It would be easy to forget the death penalty exists in California. It’s been more than 10 years since anyone in the state’s been put to death. In fact, since 1976, California’s executed just 13 people; a condemned inmate is more likely to die of disease or old age.

On Thursday, supporters of the California Death Penalty Reform and Savings Act of 2016 — a pro-death penalty measure that would speed up executions — made this argument at a press conference in front of the San Diego County Registrar of Voters. (Similar press conferences were held in nine other cities to announce the measure had garnered enough signatures to qualify for the November ballot, though the secretary of state still needs to verify the signatures.)

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Jack Schaeffer, vice president of the San Diego Police Officers Association, described California’s capital punishment system as “ineffective because of waste, delays and inefficiency.”

The California Death Penalty Reform and Savings Act of 2016 seeks to essentially put capital punishment on steroids — by speeding up the appeals process and moving death-row inmates to less-expensive prison housing (including double-celling). It would also allow a controversial single-drug execution protocol — something death penalty critics say could lead to botched executions and legal challenges. Supporters include a majority of the state’s district attorneys and dozens of police and sheriff’s unions, including San Diego’s. The San Diego County Probation Officers’ political action committee has donated $5,000 to the campaign.

Meanwhile, folks behind a measure to abolish the death penalty say they’ve also collected enough signatures to qualify for the November ballot. At a hearing Tuesday in front of the Assembly and Senate public safety committees, Mike Farrell, the former “M*A*S*H*” star and a longtime death-penalty critic, described capital punishment as “obscenely expensive” and “used exclusively against minorities, the poor and the poorly defended.”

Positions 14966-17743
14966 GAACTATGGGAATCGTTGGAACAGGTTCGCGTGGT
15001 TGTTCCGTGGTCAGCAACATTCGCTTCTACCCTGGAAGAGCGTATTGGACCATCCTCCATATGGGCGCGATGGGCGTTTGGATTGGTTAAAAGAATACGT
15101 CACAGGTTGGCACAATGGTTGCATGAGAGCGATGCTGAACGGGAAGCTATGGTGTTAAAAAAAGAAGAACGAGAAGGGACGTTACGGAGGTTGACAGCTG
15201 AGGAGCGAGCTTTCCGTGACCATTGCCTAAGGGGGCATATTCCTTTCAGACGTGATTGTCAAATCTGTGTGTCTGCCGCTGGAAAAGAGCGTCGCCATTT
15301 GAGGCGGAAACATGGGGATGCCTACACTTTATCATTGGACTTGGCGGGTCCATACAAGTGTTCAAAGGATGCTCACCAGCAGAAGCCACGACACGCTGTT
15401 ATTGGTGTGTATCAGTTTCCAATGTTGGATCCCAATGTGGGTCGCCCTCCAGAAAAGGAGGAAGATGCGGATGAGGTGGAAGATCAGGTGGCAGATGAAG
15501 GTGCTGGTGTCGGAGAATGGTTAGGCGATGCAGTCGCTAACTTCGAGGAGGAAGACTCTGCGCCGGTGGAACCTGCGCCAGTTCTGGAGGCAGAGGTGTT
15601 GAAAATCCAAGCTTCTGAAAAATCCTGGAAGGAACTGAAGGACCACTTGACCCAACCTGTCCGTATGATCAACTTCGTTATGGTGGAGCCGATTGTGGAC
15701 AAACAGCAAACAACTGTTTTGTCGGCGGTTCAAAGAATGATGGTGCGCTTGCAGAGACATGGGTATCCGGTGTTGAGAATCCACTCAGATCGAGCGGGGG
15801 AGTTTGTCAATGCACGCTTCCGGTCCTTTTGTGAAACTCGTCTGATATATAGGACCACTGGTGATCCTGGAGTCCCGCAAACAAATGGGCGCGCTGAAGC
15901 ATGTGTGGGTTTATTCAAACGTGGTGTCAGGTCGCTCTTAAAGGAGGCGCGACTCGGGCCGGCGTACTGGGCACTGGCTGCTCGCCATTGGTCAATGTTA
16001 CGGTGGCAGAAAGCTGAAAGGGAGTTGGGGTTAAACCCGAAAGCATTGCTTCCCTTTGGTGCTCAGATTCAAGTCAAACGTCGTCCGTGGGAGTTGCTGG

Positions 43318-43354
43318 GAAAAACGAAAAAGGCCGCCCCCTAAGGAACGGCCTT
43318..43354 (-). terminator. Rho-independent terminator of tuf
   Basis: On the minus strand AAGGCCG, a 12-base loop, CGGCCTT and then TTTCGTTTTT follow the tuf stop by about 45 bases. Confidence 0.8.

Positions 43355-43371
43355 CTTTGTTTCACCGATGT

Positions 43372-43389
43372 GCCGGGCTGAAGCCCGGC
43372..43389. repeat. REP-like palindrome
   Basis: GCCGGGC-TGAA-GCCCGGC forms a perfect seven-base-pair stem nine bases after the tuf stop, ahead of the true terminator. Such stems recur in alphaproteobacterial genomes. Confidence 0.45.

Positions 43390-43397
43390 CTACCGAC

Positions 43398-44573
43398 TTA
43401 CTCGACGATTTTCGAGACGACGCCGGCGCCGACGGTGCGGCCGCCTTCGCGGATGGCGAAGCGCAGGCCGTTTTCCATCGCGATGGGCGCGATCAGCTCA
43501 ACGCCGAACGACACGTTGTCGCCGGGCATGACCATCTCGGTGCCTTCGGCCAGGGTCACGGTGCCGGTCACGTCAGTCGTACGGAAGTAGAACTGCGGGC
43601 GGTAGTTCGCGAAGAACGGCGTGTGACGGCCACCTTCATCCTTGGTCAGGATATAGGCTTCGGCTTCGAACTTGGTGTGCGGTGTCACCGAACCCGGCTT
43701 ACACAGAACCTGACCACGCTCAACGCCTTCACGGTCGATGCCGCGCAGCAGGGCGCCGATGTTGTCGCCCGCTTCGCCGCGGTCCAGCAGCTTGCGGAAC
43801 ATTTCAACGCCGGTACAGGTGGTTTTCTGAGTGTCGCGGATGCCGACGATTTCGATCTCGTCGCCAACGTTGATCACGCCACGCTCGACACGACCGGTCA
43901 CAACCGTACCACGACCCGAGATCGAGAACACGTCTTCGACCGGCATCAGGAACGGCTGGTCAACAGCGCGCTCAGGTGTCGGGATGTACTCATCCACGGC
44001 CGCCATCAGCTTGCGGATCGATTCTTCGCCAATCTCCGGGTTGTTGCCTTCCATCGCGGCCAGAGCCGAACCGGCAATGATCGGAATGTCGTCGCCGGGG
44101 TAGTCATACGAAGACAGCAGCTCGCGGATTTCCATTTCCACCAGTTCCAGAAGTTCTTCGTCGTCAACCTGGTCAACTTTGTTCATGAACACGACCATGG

While there’s been one other attempt to abolish the death penalty in California — 2012’s Prop. 34, which lost by a narrow 4 points — this is the first time voters will face two competing capital punishment ballot measures.

That means there’s the possibility both measures could pass. In that case, Schaeffer said Thursday, the measure that gets the most votes wins.

Kelly Davis

Brown’s Housing Plan Targets Localities

There’s been a lot of talk about affordable housing in Sacramento this week thanks to the revised budget Gov. Jerry Brown unveiled last Friday.

After vetoing legislation last year that proposed spending more money on affordable housing, the governor proposed new measures that would lower the cost of building low-incoming housing by streamlining the permitting process.

Brown’s budget also returns $1.3 billion money saved from the end of California’s redevelopment program to cities and counties, which he suggested could be used for affordable housing, though there is no mandate. He also endorsed a $2 billion bond to help address homelessness.

While there’s a lot to like in the budget revision for housing advocates, the governor’s reforms won’t go far enough, said Stephen Russell, executive director of the San Diego Housing Federation. This sentiment was echoed in a report by the state’s Legislative Analyst’s Office released this week.

Brown’s housing proposal would force local governments to ease up on their reviews of projects that either include 20 percent low-income units, or 10 percent low-income unites for projects near public transit. He also endorsed existing policies, like the state’s density bonus law that allows developers to build extra units and waive other local regulations if they provide a certain amount of low-income units.

“He’s focusing on the homeless and middle class, but the low-income in between those, who are teetering on the edge of homeless or living in cars are still being left out,” Russell said.

To address housing for that group, Russell said, the focus really needs to be on providing new funding for low-income housing.

Brown didn’t include a $1.3 billion budget ask from the Assembly that would provide increased funds for low-income housing, through a combination of tax credits and grants.

A handful of initiatives are still working their way through the Legislature. One bill, written by Assemblywoman Toni Atkins, would spend 50 percent of the money saved from ending the state redevelopment program on low-income housing. The money would otherwise go to the state’s general fund. Another bill from Assemblyman David Chiu, a San Francisco Democrat, would increase state tax credits that help fund low-income housing.